Repairing the Damage
How far has the relationship between the buy side and sell side deteriorated in recent years? Pretty far, according to Timothy M. Olsen, SVP and head trader for ICM Asset Management in Spokane, Wash. "The service that the sell side provides has been in decline for the last 10 years," he says. "This is partly because some buy side institutions want less interaction with the sell-side broker and partly because the sell-side firms have gotten smaller and do not provide the same amount of color about markets or orders when they are being worked."
While advances in technology have sped up trading, they also have damaged the relationship between the two sides of the deal, continues Olsen, who largely blames electronic trading and instant messaging programs. "These two new developments over the last 10 to 15 years have dramatically changed the relationship that the buy side and the sell side have had in a negative way."
Momentum's Nenner suggests technology has become a crutch for due diligence. "With the fragmentation of the markets and addition of dark pools, the trader has to understand what is available to him -- it's not feasible to know how every venue operates, how every broker works, how every dark pool and algorithm functions," Nenner acknowledges. "Unfortunately, people have become so used to tapping the keyboard and getting immediate gratification that they lose sight of the other requirements to executing the trade correctly."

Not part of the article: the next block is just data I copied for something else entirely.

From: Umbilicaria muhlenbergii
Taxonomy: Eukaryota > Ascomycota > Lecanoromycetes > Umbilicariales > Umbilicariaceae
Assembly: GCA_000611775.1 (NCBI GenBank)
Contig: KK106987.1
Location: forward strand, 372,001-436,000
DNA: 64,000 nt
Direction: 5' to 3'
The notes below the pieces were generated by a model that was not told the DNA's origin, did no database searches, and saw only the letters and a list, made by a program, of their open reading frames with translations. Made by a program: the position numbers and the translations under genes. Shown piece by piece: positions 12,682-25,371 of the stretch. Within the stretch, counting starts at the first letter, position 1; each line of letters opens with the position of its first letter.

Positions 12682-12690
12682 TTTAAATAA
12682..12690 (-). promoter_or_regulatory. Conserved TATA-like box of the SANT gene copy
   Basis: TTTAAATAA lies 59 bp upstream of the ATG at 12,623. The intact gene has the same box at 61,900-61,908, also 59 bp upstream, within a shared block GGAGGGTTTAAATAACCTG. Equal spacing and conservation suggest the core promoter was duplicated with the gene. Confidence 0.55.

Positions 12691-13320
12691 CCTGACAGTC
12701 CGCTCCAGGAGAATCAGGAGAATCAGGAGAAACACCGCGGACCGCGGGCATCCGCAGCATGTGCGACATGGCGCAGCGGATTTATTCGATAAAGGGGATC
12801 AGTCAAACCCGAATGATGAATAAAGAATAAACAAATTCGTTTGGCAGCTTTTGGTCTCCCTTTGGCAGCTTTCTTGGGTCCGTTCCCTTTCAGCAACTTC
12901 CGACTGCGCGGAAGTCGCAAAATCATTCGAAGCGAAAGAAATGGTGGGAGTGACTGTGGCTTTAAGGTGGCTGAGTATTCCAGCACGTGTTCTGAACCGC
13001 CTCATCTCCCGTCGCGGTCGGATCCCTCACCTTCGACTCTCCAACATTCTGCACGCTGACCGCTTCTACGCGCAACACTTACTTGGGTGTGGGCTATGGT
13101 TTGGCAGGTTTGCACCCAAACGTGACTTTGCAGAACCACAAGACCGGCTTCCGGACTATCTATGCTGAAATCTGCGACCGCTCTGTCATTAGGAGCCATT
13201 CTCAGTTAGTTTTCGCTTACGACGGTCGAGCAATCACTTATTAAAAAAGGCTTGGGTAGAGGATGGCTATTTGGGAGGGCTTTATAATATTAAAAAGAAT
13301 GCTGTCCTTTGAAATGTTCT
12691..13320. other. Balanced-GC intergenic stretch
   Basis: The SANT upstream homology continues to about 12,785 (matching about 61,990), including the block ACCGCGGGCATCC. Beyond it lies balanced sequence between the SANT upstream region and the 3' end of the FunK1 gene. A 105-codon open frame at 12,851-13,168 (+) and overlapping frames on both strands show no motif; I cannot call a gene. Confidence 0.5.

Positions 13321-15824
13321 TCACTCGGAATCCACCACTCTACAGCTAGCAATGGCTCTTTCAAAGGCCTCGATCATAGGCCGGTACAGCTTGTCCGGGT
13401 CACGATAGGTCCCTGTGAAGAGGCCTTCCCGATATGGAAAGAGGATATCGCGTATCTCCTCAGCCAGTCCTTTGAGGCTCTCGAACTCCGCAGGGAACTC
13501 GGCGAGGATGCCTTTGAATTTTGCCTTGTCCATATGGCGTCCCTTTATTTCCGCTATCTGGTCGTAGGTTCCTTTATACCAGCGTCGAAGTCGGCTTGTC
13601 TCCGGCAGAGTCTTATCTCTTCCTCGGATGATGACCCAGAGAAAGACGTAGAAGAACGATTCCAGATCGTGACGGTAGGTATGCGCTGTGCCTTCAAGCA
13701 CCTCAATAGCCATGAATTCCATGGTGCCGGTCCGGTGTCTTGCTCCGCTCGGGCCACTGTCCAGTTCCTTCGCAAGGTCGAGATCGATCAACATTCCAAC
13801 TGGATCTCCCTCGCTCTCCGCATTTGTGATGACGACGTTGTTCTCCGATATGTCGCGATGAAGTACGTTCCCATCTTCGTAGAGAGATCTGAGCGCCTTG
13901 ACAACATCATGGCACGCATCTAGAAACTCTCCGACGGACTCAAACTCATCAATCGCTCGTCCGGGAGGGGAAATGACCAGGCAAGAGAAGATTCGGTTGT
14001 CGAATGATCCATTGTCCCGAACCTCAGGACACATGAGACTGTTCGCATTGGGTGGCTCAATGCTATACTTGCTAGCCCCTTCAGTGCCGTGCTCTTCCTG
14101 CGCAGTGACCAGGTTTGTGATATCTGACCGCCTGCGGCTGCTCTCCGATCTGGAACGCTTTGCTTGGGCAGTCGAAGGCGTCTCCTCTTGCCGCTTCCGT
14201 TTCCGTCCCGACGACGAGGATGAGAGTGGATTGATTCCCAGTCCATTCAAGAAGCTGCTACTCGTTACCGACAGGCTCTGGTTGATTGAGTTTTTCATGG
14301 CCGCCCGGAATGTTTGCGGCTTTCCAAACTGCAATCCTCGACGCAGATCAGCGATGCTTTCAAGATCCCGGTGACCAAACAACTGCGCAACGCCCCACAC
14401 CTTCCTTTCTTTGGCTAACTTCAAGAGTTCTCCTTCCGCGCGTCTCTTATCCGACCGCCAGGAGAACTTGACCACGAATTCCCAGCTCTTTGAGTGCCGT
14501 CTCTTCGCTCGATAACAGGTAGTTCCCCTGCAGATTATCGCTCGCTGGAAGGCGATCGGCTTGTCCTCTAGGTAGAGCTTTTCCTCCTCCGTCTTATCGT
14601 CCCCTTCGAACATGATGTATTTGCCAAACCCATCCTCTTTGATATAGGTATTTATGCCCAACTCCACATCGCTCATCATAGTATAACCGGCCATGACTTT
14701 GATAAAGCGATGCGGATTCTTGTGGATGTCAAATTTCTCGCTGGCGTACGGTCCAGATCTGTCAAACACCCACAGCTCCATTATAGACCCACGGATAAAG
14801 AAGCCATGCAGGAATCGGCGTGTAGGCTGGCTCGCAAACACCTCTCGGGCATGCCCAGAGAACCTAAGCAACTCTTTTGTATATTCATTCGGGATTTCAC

For his part, Olympian Capital's Kaul expresses confidence in his dealings with his broker-dealer thanks to thorough due diligence. "We try to choose dealers whose interests align more with ours," he explains, adding that his fund aims to control as much of its own trading as possible. "Most of our trading is exchange-traded and we control the access ourselves, and we are very cautious about how we use algorithms. We try to have as much control as possible instead of outsourcing the critical aspects on the asset management and execution side."
As Momentum's Nenner puts it: Caveat emptor, or buyer beware.
Phil Albinus is the former editor-in-chief of Advanced Trading. He has nearly two decades of journalism experience and has been covering financial technology and regulation for nine years. Before joining Advanced Trading, he served as editor of Waters, a monthly trade journal ... View Full Bio